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Lesson Transcript

안녕하세요. 에이미에요. 반가워요.
Hi everybody! I’m Amy.
Welcome to KoreanClass101.com’s 삼분 한국어. The fastest, easiest, and most fun way to learn Korean.
In the last lesson, we learned the most common greetings in Korean. Do you remember them?
In this lesson we’re going to learn a very useful phrase: “Do you speak English?”
If you find yourself in a situation where you need assistance in English, this phrase can be a lifesaver. And because you’re asking it in Korean, you can be sure that everyone will understand what you’re asking, even if their answer is no.
Are you ready? Then let’s start!
Here's the basic way to ask whether someone speaks English:
영어 하세요?
[slowly] 영어 하세요?
영어 means "English," and 하세요? means "Do you do?". So 영어 하세요? means "Do you do English?"
If you want to be a little more specific, and ask about someone’s ability to speak English, you can say:
영어 할 수 있어요?
할 수 있어요? means "Can you do?"
"Can you do English?"
영어 할 수 있어요?
This sentence could be very helpful if you’re in trouble on the street, in a restaurant, or at a hotel—no matter where you are, if you’re looking for someone who can speak English, just ask…
If you want to be super polite, just add 실례하지만 which means “Excuse me but”.
실례하지만 영어 하세요?
“Excuse me but do you speak English?”
The response will be probably be like one of these three:
예. Yes.
[slowly] 예.
조금이요. Just a little.
[slowly] 조금이요.
아니, 못 해요. No, I don’t.
[slowly] 아니, 못 해요.
Since this last one is a negative statement about ability, we add 못, an adverb meaning “can’t.” 못 해요 doesn't just mean "I can't ."
Now it’s time for Amy’s insights.
For those of you who are not only English speakers, you can obviously use this question with any language you need.
일본어 for Japanese.
중국어 for Chinese.
스페인어 for Spanish.
독일어 for German.
프랑스어 for French.
If you want to say ‘Do you speak German?’, you can simply replace 영어 with 독일어.
독일어 하세요?
“Do you speak German?”
In today’s lesson we mentioned the word 실례합니다, meaning “Excuse me.” In the next lesson we will learn this and other ways to apologize in Korean. It’s never too late to show your good manners to Korean people!
I'll see you in our next 삼분 한국어 lesson.
안녕히 계세요! 다음에 봐요!

52 Comments

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KoreanClass101.com
Friday at 6:30 pm
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Wednesday at 9:21 am
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Hi Gert-Jan,

Thanks for posting. Both words originate from the verb ‘하다’. ‘못 하다’ means ‘cannot do~’. ‘하세요’ is the imperative present formal (not the most polite form, the most polite would be ‘하십시요’, but still polite).
On another note, ‘(으)세요’ is a combination of the honorific marker ~(으)시 and ~어요:
~(으)시 + 어요 = ~(으)세요

으세요 is used after a word ending with a consonant, and 세요 after words ending with a vowel. For example:

앉으세요
하세요

Hope this was of help. Please let us know if you have any other inquiries.
Best,
Lyn
Team KoreanClass101.com

Gert-Jan
Sunday at 11:31 pm
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Hello,

I know it’s not directly linked to this lesson but I was wondering if there is a way of knowing when to write ㅔorㅐ? for example the two used in this lesson: 못해요 and 하세요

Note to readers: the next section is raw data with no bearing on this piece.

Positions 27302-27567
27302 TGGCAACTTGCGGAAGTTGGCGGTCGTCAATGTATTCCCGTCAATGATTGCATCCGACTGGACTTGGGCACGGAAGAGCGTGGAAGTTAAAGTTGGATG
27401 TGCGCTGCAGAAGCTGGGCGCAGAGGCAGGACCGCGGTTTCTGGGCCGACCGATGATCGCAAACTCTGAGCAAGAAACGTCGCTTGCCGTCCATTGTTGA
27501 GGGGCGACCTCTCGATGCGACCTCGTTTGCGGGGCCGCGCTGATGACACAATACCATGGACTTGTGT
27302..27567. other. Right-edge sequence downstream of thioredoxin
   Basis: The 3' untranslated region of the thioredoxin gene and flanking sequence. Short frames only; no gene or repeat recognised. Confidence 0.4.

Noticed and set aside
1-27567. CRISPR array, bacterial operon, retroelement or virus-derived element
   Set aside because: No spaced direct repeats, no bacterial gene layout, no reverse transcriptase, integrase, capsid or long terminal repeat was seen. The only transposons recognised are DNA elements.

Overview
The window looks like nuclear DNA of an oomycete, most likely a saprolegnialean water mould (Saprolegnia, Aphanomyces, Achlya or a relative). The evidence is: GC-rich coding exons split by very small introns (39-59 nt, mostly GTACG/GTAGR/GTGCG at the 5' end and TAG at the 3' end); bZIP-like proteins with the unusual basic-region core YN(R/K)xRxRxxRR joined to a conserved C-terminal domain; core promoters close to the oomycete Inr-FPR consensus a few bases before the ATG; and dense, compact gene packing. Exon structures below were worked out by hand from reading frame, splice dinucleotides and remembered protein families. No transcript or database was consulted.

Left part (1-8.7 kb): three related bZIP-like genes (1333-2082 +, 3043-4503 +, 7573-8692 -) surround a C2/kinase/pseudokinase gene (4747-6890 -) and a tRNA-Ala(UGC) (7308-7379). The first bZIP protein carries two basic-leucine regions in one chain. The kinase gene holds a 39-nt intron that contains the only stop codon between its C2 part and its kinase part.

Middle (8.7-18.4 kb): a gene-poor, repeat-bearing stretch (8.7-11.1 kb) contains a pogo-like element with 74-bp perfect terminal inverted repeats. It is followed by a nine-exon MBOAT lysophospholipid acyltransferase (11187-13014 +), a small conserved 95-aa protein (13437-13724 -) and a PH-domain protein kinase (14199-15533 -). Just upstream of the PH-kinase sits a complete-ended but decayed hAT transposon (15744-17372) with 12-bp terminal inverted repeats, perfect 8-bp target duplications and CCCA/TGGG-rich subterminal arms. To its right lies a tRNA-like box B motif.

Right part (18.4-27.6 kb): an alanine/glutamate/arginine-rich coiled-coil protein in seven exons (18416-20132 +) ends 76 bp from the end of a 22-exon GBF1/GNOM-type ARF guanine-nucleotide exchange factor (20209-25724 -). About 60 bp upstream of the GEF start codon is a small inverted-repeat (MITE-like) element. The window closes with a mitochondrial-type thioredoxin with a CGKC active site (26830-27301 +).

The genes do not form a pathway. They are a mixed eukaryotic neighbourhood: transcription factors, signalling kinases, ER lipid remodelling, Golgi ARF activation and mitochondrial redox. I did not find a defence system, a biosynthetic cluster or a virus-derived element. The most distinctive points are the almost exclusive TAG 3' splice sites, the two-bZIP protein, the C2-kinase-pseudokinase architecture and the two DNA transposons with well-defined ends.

thanks,

Kind regards,
Gert-Jan

Friday at 11:15 am
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안녕하세요 벤,

Thanks for posting, glad to hear that you are getting the hang of it!
Please don’t hesitate to let us know if you have any questions along the way.

Sincerely,
Lyn
Team KoreanClass101.com

Thursday at 9:17 am
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Yay! Slowly but surely, I’m getting the hang of it. :)

Thursday at 9:13 am
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Hi Jamie,

One way of asking would be to inquire as to how many languages the person you are talking to speaks:
몇 개 국어 하세요? (How many languages can you speak)

However, if you have already asked about English and want to ask if they speak Chinese, you could say:
그럼 중국어는요? (Then what about Chinese?)

Dear Ben,

Thanks for posting. That would be one way to ask whether the listener speaks Chinese. Good job!

Cheers,
Lyn
Team KoreanClass101.com

Tuesday at 5:31 am
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Jamie,

I *think* in that situation, you could then say “중국어는요?”, or something along those lines.

Jamie
Tuesday at 4:27 am
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I was wondering what one would say in a situation where the speaker has asked someone whether or not they speak a language, the response is no, and the speaker now wishes to inquire about another language that he or she speaks (for example, I ask you if you speak English, you’ve responded that you do not, and now I want to ask you if you speak Chinese, which I also speak). Is there another way to ask the question again, for instance “What about Chinese?” as to not sound repetitive, or would I just repeat the same question, replacing English with Chinese? I know that the repetitive option would probably function just fine, but would also probably sound odd to a native speaker, just as the questions “Do you speak Korean?” and “Do you speak Chinese?” used consecutively would sound a little strange to an English speaker. Let me know what you think.

Monday at 9:27 pm
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Hi Ben,

No problem, it’s always great when users of KoreanClass101.com help each other out! :smile:

Cheers,
Lyn
Team KoreanClass101.com

Saturday at 12:26 am
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I just saw where you did that earlier. I’m not sure how I missed it but it seems I did. Looks like it’s time to get my eyes checked! :)

Friday at 11:49 pm
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Hi Ben,

Thanks for breaking down the meaning of “삼분 한국어”. :smile:

Cheers,
Lyn
Team KoreanClass101.com